42.    The ’494 Patent is valid, is enforceable, and was duly and legally issued on May 24,

2011. A true and correct copy of the ’494 Patent is attached as Exhibit B.

43.    Without a license or permission from Blue Spike, Defendant has infringed and continues

to infringe on one or more claims of the ’494 Patent—directly, contributorily, or by

inducement—by importing, making, using, offering for sale, or selling products and devices that




                                                 12
embody the patented invention, including, without limitation, one or more of the Accused

Products, in violation of 35 U.S.C. §271.

44.    Defendant has been and now is indirectly infringing by way of inducing infringement by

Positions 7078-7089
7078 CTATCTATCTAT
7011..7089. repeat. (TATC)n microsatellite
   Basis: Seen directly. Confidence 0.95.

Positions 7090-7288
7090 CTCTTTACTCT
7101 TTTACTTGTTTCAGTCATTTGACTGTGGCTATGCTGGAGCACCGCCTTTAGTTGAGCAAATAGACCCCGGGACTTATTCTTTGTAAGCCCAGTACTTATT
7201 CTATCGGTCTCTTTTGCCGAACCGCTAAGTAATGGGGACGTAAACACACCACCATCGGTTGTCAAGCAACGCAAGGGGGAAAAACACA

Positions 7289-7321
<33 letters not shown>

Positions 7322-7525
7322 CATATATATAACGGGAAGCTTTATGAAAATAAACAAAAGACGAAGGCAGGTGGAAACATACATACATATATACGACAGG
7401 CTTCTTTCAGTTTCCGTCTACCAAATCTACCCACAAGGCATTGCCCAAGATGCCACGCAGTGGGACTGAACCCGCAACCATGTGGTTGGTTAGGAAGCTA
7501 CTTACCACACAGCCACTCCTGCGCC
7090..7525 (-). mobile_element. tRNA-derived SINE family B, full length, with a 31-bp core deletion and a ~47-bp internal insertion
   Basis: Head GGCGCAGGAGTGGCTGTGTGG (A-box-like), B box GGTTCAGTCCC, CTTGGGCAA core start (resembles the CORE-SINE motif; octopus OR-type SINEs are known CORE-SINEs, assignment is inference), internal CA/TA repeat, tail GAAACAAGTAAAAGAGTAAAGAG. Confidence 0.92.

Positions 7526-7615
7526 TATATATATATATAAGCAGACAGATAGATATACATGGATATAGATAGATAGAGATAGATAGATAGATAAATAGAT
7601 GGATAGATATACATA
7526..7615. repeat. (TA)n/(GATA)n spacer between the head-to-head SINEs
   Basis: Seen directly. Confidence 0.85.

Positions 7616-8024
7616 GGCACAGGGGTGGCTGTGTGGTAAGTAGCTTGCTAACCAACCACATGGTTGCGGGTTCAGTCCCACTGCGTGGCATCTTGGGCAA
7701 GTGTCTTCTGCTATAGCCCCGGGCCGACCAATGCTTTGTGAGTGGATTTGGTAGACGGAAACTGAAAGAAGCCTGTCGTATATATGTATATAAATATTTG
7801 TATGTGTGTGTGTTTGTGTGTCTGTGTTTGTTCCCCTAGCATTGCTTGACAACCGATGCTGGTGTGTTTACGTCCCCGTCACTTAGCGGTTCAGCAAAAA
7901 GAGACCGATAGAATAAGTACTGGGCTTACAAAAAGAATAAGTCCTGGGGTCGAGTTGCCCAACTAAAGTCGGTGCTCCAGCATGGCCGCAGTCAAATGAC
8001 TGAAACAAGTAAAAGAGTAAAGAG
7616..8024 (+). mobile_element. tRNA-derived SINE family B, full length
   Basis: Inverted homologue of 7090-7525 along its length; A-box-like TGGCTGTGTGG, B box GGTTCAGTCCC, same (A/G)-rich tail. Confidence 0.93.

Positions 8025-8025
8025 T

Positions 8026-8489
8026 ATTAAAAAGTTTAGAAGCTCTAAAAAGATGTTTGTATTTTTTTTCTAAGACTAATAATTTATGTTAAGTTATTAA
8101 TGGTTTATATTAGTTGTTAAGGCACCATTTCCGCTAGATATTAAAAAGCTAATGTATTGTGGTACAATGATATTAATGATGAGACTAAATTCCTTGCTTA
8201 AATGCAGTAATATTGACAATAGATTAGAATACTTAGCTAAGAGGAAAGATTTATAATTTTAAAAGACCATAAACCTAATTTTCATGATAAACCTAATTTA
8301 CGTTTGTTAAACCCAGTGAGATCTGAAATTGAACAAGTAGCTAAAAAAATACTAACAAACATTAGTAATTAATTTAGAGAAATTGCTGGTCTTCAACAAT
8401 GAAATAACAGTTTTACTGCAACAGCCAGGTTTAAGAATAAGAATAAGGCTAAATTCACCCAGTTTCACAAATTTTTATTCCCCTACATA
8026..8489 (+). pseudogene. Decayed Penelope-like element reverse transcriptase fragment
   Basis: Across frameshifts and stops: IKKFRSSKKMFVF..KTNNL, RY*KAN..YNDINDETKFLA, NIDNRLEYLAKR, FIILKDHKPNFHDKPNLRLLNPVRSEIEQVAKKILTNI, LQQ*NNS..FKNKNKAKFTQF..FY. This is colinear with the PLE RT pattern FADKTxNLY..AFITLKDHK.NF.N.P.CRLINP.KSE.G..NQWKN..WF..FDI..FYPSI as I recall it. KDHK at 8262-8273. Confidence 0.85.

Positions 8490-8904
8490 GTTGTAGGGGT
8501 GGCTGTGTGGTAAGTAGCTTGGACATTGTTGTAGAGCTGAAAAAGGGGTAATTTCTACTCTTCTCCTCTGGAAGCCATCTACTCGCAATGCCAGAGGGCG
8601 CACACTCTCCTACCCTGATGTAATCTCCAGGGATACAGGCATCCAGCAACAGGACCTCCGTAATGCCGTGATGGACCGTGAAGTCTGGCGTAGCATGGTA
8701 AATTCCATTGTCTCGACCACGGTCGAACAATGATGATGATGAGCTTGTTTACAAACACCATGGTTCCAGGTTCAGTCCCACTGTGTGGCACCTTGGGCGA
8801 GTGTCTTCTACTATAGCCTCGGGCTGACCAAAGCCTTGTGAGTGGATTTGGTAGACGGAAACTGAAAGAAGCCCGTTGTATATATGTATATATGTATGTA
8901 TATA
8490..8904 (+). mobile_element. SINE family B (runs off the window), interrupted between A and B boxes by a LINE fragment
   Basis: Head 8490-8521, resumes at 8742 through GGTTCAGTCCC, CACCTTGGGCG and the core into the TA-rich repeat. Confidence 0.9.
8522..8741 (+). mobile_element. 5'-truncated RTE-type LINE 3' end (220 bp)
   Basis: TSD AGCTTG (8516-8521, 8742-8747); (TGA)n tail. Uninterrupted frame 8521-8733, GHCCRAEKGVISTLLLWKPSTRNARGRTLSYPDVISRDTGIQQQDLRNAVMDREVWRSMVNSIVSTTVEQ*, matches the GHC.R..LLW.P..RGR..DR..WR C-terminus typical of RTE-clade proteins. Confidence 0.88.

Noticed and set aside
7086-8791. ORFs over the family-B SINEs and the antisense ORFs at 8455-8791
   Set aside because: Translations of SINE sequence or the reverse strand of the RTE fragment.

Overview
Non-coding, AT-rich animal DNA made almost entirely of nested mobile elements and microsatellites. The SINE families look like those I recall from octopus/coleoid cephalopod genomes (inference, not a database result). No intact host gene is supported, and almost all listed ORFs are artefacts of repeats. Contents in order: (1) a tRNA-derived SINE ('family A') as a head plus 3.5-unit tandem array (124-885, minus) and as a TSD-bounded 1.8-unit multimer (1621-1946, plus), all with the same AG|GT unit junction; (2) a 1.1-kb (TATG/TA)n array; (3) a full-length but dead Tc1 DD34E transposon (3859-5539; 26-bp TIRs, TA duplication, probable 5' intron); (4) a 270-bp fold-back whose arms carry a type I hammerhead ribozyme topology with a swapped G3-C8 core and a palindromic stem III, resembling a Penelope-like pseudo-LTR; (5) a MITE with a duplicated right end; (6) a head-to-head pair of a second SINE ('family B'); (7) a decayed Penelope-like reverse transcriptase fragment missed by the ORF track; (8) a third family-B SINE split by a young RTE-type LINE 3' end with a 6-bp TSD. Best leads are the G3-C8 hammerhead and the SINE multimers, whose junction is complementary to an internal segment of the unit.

others and/or contributing to the infringement by others of the ’494 Patent in the State of Texas,

in this judicial district, and elsewhere in the United States, by, among other things, making,

using, importing, offering for sale, and/or selling, without license or authority, products for use in

systems that fall within the scope of one or more claims of the ’494 Patent. Such products

include, without limitation, one or more of the Accused Products. Such products have no

substantial non-infringing uses and are for use in systems that infringe the ’494 Patent. By

making, using, importing offering for sale, and/or selling such products, Defendant injured Blue

Spike and is thus liable to Blue Spike for infringement of the ’494 Patent under 35 U.S.C. §271.

Those whom Defendant induces to infringe and/or to whose infringement Defendant contributes

are the end users of the Accused Products. Defendant had knowledge of the ’494 Patent at least